Matt Drayton (Spencer Tracy) is surprised when his daughter, Joanna (Katharine Houghton) comes home early from her vacation. Not only is her arrival a surprise, but the fiancé she has brought with her is unexpected as well. John Prentice (Sidney Poitier) is a black man, which gives both Matt and his wife, Christina (Katharine Hepburn) an uneasy feeling, even though they taught their daughter racial equality. Matt struggles with giving his blessing for the upcoming nuptials as he recognizes the interracial couple will have many challenges ahead of them. Through the convincing of his friend, Monsignor Mike Ryan (Cecil Kellaway) and his wife, Matt eventually relents as he realizes the truth of the matter: all marriages will have hardships, but what matters most is that the two individuals getting married love each other.

Father of the BrideFather of the Bride
Year: 1950
Rating: Not Rated
Length: 92 minutes / 1.53 hours

Considering the prestige that comes with being nominated for an Oscar, Spencer Tracy has racked up the most prestige over the years. Tied with Laurence Olivier for most nominations, Tracy received nine nods for Best Actor. After his first nomination for his role in San Francisco (1936), he would then go on to win the next two years via the films Captains Courageous (1937) and Boys Town (1938). It then took almost a decade before he was nominated again. This nomination was for Father of the Bride (1950), at which point the nominations started to flow again for films like Bad Day at Black Rock (1955), The Old Man and the Sea (1958), and Inherit the Wind (1960). With Inherit the Wind, Tracy teamed up with director Stanley Kramer, earning himself two more nominations for the three additional films they did together, Judgment at Nuremberg (1961) and Guess Who’s Coming to Dinner? (1967) being slightly more auspicious than It’s a Mad, Mad, Mad, Mad World (1963).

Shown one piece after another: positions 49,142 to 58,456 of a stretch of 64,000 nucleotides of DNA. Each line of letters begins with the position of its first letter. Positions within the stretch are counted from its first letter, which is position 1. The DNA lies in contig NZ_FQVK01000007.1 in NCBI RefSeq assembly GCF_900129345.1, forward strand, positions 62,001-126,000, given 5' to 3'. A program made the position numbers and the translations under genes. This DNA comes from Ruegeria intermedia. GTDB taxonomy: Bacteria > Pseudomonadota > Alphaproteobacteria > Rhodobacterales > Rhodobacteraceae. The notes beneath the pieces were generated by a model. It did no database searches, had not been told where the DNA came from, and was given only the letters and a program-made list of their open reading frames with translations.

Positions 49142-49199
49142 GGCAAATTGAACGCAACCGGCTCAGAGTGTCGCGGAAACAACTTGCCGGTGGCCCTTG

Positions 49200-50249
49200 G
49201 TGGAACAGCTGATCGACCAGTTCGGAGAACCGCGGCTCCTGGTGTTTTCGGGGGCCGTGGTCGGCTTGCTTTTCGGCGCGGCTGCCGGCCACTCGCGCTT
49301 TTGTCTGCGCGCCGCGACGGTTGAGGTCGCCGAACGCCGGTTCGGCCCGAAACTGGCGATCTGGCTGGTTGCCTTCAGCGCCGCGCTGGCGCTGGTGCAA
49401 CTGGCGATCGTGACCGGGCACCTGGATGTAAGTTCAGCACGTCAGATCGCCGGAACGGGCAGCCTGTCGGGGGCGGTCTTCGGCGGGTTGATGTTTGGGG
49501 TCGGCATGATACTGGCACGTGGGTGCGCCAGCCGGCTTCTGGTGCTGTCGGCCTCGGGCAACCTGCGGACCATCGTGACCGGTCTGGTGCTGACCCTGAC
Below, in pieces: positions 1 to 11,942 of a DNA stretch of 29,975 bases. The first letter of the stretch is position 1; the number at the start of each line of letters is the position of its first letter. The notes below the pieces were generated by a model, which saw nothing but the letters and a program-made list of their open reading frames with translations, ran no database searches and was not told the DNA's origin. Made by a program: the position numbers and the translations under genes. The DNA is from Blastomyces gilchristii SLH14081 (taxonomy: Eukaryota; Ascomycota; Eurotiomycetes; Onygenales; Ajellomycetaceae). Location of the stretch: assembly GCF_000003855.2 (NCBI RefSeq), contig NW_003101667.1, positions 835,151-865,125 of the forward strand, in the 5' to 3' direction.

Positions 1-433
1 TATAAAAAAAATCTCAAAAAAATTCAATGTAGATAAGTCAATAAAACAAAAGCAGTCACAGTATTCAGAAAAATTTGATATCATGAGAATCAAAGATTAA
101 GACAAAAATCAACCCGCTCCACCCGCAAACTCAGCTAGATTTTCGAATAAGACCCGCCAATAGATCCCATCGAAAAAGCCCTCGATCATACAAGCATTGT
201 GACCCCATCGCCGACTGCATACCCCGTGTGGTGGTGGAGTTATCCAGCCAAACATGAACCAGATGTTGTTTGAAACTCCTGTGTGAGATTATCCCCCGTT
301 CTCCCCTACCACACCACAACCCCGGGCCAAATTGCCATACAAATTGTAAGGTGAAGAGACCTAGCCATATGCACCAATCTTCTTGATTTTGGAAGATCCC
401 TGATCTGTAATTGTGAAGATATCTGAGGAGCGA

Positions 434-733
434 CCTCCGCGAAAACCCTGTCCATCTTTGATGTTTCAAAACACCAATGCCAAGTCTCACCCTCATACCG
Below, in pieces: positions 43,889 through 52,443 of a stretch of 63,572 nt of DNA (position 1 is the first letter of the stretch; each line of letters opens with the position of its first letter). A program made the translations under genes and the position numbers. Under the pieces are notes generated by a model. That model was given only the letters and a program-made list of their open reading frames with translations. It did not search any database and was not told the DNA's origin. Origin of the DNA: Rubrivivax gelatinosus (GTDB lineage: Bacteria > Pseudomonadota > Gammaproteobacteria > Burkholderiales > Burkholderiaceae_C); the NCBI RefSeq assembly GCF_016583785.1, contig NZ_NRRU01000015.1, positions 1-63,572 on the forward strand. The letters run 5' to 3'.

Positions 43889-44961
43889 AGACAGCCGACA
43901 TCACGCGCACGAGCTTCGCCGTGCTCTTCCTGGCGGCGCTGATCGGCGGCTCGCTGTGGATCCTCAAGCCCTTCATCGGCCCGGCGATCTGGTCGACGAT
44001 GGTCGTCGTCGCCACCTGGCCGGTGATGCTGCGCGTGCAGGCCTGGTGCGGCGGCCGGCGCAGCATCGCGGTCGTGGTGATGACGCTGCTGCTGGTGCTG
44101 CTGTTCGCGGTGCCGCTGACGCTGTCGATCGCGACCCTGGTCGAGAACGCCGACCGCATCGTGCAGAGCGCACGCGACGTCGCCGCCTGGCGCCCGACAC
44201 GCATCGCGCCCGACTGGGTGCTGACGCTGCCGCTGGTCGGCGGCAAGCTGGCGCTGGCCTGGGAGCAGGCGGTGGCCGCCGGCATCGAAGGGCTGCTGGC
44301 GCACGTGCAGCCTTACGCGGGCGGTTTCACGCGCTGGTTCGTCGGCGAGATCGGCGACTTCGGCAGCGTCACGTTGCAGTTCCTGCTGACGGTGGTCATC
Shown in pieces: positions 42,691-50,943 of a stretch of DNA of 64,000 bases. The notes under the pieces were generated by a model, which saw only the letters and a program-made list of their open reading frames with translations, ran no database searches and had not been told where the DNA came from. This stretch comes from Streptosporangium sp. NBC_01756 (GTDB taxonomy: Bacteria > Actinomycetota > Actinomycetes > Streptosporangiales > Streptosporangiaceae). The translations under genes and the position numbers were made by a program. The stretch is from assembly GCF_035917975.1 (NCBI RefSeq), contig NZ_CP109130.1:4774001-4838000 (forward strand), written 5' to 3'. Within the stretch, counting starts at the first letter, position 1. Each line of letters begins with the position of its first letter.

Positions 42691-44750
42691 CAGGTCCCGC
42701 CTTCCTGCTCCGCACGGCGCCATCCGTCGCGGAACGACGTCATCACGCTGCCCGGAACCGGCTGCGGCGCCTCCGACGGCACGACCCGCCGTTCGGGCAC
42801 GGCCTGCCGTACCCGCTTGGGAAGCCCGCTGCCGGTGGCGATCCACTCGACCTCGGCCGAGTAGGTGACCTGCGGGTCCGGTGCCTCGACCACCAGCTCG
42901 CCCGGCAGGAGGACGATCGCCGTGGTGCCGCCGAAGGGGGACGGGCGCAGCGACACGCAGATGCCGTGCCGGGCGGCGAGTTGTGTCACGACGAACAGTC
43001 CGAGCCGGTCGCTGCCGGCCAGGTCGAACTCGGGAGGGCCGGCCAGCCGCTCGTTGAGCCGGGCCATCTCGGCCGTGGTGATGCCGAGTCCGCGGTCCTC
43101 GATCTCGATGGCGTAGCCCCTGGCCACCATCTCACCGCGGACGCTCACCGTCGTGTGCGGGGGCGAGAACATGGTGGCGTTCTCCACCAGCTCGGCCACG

Marriage seems to be a favorite theme with Spencer Tracy films, as evidenced by Father of the Bride. No matter how much Stanley T. Banks (Spencer Tracy) could prepare for it, eventually his daughter, Kay (Elizabeth Taylor) would grow up and marry someone she loves. While he’s fine with it now, his anxiety affected the whole engagement process as he drank too much and passed out in the home of his future son-in-law’s parents’ house. Not wanting to spend too much money on this wedding, Stanley soon realizes the whole thing is ballooning out of his control. Murphy’s Law is in full force as the clock ticks down to the big day, with last-minute reconciliations between the bride and groom merely mirroring the number of conflicts and problems revolving around the wedding reception at the Banks’ house. With the wedding now over, Stanley watches as his little girl drives off for her honeymoon.

2 sum it up: 2 films, 2 stupendous Spencer Tracy roles

Bacon #: 2 (The Mountain / Robert Wagner -> Wild Things / Kevin Bacon)

#346. Sidney Poitier